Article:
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B&C World's Record - Black Bear

World's Record Black Bear

The World's Record black bear skull was found near Ephraim, Utah, and shipped to Boone and Crockett headquarters in Washington, D.C., where it was examined by experts at the Smithsonian to determine its authenticity.

On July 1, 1975, the world’s record black bear skull was found along the edge of the Manti-La Sal National Forest, about seven miles east of Ephraim, Utah. In the West, black bears are occasionally seen in sub-alpine meadows, but generally prefer the shelter of trees, where they quietly move in and out along the edges of the forest. Such was the setting where Merrill Daniels and Alma Lund discovered the record skull. Daniels and Lund were unable to determine why the bear died, but they recognized that the animal's carcass, which was slowly decaying in the summer heat, was immense. 


Using the Boone and Crockett Club’s skull measuring system this animal received an entry score of 23-10/16. However, because the score exceeded the previous record by more than an inch, Daniels and Lund's incredible find was greeted with skepticism. To quell speculation, Daniels and Lund shipped the skull to the Boone and Crockett Club’s Washington, D.C. office, where it was examined by experts at the Smithsonian Institution.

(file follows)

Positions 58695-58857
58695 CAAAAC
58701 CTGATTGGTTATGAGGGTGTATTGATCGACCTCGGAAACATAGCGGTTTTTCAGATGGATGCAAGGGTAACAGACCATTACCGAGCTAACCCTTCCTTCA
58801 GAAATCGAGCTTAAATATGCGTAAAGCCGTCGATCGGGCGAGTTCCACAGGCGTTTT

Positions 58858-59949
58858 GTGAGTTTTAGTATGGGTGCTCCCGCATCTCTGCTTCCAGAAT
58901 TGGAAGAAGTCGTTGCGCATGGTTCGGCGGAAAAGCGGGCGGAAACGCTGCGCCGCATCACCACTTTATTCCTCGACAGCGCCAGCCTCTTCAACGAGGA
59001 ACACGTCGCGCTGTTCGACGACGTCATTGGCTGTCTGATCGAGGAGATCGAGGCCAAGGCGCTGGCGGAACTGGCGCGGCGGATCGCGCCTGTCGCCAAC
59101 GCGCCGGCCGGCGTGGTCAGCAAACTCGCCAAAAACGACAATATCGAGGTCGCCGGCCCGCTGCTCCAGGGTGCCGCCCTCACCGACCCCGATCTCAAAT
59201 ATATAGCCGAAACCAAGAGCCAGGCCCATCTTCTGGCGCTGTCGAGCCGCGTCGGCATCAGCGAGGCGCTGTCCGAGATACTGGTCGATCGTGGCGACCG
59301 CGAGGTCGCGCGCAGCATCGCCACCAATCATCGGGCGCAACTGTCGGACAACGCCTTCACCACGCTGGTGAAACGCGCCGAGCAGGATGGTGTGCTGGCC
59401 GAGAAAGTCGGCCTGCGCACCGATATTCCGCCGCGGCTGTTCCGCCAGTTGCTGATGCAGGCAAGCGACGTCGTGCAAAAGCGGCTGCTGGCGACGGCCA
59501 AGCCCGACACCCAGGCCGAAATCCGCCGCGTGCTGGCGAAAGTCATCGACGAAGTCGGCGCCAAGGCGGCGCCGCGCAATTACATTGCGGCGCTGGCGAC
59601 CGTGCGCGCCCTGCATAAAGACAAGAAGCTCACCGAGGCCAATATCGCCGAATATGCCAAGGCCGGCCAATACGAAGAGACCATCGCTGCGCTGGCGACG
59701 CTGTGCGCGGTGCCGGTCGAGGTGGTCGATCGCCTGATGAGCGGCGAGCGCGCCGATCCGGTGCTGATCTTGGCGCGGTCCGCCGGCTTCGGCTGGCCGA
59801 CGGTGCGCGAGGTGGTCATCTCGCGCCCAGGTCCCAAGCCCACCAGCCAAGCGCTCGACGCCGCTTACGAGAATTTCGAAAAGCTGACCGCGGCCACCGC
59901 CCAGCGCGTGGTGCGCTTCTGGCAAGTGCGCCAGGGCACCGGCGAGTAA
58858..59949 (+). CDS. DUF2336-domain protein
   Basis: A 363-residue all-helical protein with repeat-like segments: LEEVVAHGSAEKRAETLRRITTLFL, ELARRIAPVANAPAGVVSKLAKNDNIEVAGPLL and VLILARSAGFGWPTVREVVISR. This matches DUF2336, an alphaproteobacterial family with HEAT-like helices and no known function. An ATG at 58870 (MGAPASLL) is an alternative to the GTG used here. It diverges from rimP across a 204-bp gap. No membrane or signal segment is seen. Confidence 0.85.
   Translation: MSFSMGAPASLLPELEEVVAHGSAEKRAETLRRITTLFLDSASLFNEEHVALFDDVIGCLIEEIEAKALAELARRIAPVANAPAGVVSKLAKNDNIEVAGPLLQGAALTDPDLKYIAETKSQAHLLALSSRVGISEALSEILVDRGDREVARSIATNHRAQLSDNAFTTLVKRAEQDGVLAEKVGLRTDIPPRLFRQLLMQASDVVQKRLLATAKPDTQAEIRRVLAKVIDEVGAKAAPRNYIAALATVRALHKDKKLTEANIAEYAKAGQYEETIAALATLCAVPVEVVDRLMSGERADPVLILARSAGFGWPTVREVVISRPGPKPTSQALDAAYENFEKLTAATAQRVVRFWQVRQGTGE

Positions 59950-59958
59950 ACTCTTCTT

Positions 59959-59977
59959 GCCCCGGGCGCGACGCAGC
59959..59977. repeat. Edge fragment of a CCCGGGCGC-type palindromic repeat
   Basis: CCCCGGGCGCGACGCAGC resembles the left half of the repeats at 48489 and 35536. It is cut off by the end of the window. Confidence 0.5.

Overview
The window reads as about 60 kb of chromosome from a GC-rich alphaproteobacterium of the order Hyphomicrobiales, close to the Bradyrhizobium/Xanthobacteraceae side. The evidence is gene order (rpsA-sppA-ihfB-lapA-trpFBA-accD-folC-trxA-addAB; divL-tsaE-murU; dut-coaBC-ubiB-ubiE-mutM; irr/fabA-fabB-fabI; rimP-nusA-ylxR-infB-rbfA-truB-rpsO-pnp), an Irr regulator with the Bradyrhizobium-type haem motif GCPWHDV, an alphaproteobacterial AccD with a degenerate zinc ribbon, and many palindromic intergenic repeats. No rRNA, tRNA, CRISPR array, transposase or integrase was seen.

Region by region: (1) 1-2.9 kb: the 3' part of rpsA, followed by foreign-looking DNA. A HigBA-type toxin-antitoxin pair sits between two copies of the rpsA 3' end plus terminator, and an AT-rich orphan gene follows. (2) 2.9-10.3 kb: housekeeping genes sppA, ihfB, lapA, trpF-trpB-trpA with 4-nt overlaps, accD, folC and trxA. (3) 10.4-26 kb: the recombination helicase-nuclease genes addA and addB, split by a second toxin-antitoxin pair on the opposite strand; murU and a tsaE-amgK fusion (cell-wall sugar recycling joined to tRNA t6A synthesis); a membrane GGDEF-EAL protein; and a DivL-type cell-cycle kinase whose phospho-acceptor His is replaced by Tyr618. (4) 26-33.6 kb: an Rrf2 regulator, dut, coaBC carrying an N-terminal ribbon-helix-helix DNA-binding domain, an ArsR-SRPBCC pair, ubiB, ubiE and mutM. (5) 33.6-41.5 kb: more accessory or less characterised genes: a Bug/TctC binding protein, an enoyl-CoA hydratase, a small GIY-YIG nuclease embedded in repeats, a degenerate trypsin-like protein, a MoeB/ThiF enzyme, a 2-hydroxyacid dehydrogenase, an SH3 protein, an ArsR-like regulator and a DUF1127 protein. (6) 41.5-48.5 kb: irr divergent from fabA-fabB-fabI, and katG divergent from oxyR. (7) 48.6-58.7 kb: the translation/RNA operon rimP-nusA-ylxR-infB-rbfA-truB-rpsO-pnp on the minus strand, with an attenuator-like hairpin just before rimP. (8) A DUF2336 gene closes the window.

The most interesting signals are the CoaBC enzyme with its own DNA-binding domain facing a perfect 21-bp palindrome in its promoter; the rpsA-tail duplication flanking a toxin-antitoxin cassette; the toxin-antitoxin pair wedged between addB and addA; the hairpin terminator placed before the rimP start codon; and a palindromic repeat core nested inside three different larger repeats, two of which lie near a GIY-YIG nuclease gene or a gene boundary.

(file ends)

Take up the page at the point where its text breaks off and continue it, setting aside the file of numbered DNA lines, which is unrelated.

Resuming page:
After undergoing careful comparisons with type specimens, as well as other identification criteria, Daniels' and Lund's find was declared to be a bona fide black bear skull. In 1980, the trophy was awarded a Certificate of Merit in recognition of its outstanding trophy character at the 17th North American Big Game Awards Program. Pick-ups are included in record tabulations, in order to enhance the scientific value of the Boone and Crockett records and to complete the standard by which sportsmen may judge their best trophies. San Pete County, Utah, was also the location of the previous Utah state record black bear, which was taken in 1970 by by Rex W. Peterson, who was accompanied by Richard Hardy. That skull scored 22-6/16.


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"The wildlife and its habitat cannot speak. So we must and we will."

-Theodore Roosevelt